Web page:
The potential for a defamation claim should you be found an ‘improper’ person must be huge; everyone runs to the law these days.
So there are two sides to the argument.
But right now, that argument is skewed too far in favour of the owners; the long-suffering supporters have every right to expect a greater level of protection from those who run the national game.
It is they that have let the Pompey faithful down and left a decent, provincial football club staring deep into the abyss.
Martin Lee says
Thanks for some sort of support
I admit to having a few jolly ups at Wembley,at home to AC Milan in the Europa so,as fans,we cannot gripe too much as we were,effectively,cheating
Did we know that at the time ???????????
I CAN SWEAR ON MY LIFE THAT I DID NOT!!!!
So,love us or hate us just remember.we may be the first of a long line of clubs that get screwed over
Enjoy the good times and hope you are not on the list (am sure you won’t be at the moment)
Dave B says
Excellent piece. As a Pompey fan and season ticket holder of some 47 seasons I have experienced several deja vu moments borne out of varying financial crisis’ at our club. My first, back in the late 70’s when the SOS Pompey campaign reared its head for the first time, I was Treasurer of an associated Pompey Action Group, painting the ground, doing sponsored walks, walking the streets of Portsmouth collecting newspaper to sell to a local recycler; all in the aid of raising cash for the club. 35 years later and things don’t feel too much different, not even the league position. Many people should feel responsible including past owners, the general management, the local authorities and councils, and even the fans. Yes, the fans should accept at least a little responsibility for the times during the past three decades when they have applied pressure to, for example, “Get Defoe in Harry, whatever it takes!!”. The almost rabid demands for constant improvement, ignorant and blind to the actual cost of the actions and consequences, have also contributed. As for the local Councils input (or lack of) over the years, don’t get me started. But they too will eventually feel it via the impact on the local economy and they should have realised decades ago that the city’s football club was something that they too should have invested in in some way.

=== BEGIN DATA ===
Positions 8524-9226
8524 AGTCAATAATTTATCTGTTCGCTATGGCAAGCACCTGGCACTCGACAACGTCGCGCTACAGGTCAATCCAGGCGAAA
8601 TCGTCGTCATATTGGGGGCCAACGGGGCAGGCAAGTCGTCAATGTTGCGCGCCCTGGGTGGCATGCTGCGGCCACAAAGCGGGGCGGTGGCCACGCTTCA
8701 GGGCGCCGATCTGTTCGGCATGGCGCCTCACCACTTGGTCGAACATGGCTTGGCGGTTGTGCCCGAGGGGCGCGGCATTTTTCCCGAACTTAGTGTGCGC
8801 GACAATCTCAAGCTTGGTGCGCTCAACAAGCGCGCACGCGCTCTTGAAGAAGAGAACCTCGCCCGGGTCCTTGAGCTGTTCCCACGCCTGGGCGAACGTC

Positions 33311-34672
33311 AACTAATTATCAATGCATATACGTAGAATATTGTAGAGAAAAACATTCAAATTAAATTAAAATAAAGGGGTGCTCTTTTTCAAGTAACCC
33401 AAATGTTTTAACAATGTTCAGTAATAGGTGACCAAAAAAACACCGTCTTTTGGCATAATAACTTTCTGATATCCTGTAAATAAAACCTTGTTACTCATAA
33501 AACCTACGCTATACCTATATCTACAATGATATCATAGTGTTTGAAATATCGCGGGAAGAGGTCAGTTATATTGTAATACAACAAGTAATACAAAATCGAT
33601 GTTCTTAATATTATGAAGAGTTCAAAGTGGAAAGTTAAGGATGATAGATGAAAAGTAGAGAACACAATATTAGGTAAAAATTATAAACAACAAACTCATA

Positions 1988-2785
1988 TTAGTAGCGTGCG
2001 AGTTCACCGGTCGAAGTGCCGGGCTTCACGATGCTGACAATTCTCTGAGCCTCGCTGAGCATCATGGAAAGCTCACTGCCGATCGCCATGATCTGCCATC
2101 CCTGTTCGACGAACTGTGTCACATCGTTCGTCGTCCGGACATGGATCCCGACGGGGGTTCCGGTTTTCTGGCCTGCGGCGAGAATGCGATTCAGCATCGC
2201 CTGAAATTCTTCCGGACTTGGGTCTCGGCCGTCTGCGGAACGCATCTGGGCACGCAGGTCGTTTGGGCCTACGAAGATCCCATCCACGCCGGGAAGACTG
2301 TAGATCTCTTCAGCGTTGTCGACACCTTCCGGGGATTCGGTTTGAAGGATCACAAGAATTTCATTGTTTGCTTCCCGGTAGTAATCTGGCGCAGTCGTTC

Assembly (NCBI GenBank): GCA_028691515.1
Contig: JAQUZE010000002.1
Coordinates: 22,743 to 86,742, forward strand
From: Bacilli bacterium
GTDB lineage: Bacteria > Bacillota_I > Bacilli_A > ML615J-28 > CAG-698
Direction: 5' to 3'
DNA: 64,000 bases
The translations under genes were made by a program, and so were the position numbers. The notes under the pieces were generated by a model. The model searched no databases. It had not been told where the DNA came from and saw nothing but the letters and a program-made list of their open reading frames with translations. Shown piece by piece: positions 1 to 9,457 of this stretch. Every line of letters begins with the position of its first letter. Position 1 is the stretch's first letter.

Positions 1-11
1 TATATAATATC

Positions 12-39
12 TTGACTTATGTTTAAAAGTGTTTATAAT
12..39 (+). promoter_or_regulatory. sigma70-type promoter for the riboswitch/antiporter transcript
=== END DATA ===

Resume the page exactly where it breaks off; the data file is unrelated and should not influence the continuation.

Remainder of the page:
Thanks for your support and those of football fans around the world. Sadly though that will probably not be enough as the football authorities and our trail of greedy owners have done the damage already. The plans for a phoenix club have been in place for many years and will be brought into place if the almost inevitable happens. We will never die but may have to reappear in another form. Play Up Pompey!!
Paul Hillman says
Thank you for this reasonable,sympathetic and realistic piece.Many fans from other clubs will dance on the grave of Pfc and the dancing has already begun but we are the tip of an iceberg.We have been raped and pillaged but it is still, apparently, the supporters and staff who have “cheated” and will get all they deserve.
Even when our bitterest enemies down the road faced a similar fate real supporters never, at any stage, wanted to see them go to the wall.
We need to take back our game which these parasites have stolen from us. Pompey are now definitely doomed and it’s too late for us but we will not be the last.The Club, in a different form, will survive to start again via the Supporters Trust in a non league setting and the support will be, hopefully, amazing.
I will miss Championship football but have not missed the Premiership, where we never really belonged.
Norwich would do well to take Jason Pearce, Joel Ward and Stephen Henderson when they are up for grabs. Jewell of the Blue team down the road from you will grab them otherwise and no-one in Portsmouth wants to see that!
All Best Wishes to Norwich now and in the future. Play Up Pompey…
And should Portsmouth’s results be deleted from the Championship then Ipswich lose 6 points….